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It’s been one year since Metro Vancouver’s foreign-buyer tax was implemented to calm what was once the nation’s hottest markets. But has the contentious tax had the desired impact?

“Whatever the tax did, the effect I would say would be very small if any,” Jill Oudil, president of the Real Estate Board of Greater Vancouver (REBGV), tells BuzzBuzzNews.

Last year, Metro Vancouver residents were grappling with sky-high real estate activity in the scorching market.

In June 2016, sales were 28 per cent above the 10-year average for the month — the highest level observed in June on record, according to REBGV.

The next month saw residential property prices soar a record 32.6 per cent year-over-year to a benchmark price of $930,400.

To address the market’s elevated activity and combat the region’s worsening affordability issues, the then-Liberal government implemented a 15 per cent tax foreign-buyer tax for Metro Vancouver, on August 2nd, 2016.

The levy’s impact quickly materialized as sales and prices started to dip.

“It helped bring demand back down to more historically normal levels,” TD Economics’ Diana Petramala tells BuzzBuzzNews.

However, some have argued that a drop in sales was evident before the tax was introduced.

According to RBC, sales started to edge downwards in March 2016, following the BC government’s announcements of a variety of measures to ease Metro Vancouver’s market. Initiatives included amending property transfer tax legislation and an attempt to end shadow flipping.

The bank also notes the tax likely had a moderating effect on prices.

“Its announcement in July coincided with the cyclical peak for price increases in the area, and its implementation in August coincided with the first weakening in annual price growth in more than three years,” writes Robert Hogue, Senior Economist for RBC, in a note.

The tax did have an immediate and pronounced impact on foreign buyer activity in the market.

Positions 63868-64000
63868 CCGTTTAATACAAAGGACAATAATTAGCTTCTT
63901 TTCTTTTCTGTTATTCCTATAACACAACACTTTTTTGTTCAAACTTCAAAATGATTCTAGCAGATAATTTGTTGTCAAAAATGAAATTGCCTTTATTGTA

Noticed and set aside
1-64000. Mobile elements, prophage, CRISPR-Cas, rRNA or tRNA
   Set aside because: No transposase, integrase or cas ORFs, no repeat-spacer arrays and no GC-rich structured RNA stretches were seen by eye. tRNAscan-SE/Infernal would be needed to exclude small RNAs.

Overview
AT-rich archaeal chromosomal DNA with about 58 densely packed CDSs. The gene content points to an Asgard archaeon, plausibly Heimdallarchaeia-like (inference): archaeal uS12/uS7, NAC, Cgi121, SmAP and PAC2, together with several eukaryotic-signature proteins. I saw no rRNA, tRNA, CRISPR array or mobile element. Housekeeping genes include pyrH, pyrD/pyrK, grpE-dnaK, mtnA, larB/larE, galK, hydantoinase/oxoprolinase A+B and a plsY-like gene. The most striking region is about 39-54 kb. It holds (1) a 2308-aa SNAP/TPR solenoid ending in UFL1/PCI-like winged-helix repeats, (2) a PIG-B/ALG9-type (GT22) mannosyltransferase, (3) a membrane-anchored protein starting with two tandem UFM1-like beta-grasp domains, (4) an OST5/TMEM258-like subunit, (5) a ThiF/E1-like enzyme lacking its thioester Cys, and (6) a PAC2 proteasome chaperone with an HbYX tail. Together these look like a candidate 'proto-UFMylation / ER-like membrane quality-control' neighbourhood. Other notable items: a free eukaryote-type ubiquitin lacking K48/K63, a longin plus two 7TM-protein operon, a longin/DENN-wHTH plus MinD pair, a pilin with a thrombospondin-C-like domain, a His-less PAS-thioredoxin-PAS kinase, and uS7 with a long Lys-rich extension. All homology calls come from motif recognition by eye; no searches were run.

Before the tax was implemented, foreign buyers were involved in 13.2 per cent of Metro Vancouver’s residential transactions from June 10th to August 1st, according to BC government data.

That number dipped dramatically from August 2nd to the 31st, with foreign buyers only accounting for 0.9 per cent of residential real estate transactions in the region.

Even though activity started to ease in the region, TD’s Petramala notes that the tax wasn’t entirely responsible.

“Whatever recovery we did see in Vancouver in sales was more because I think interest rates had fallen as well. Mortgage rates had risen between November and March by 30 basis points and then they came back down between March and April, which helps support the recovery in Vancouver,” says Petramala.

The slowdown was indeed short-lived as activity started to rebound in early 2017.

“I think as the market digested it, a couple months later for the condo market, things were back to normal, and then I would say the detached market is still off its peaks,” says Vancouver realtor Steve Saretsky.

Fast forward a year later, in July 2017, the benchmark price of a residential property in the region cracked the one-million dollar mark at $1,019,400 — an 8.7 per cent increase from July 2016, according to the REBGV.

Meantime, overall residential home sales were down 8.2 per cent year-over-year last month, with a total of 3,226 transactions.

With poor affordability still a major concern, the province’s newly-formed government is planning to review Metro Vancouver’s foreign-buyer tax, Selina Robinson, BC’s Housing Minister, told the Canadian Press on Monday.

“I don’t know that we have any plans to eliminate it. There’s certainly enough data that would help us to understand its value, and so, we have to look at that data,” says Robinson.

As for if the foreign-buyer tax will have any hold going forward, Petramala says based on other jurisdictions that implemented a foreign-buyer tax, including some markets in Australia as well as Singapore and Hong Kong, it might just be a band-aid solution.

These measures tend to be temporary. They only last about four quarters or up to four quarters. Then you tend to see a bounce back in activity,” says Petramala.

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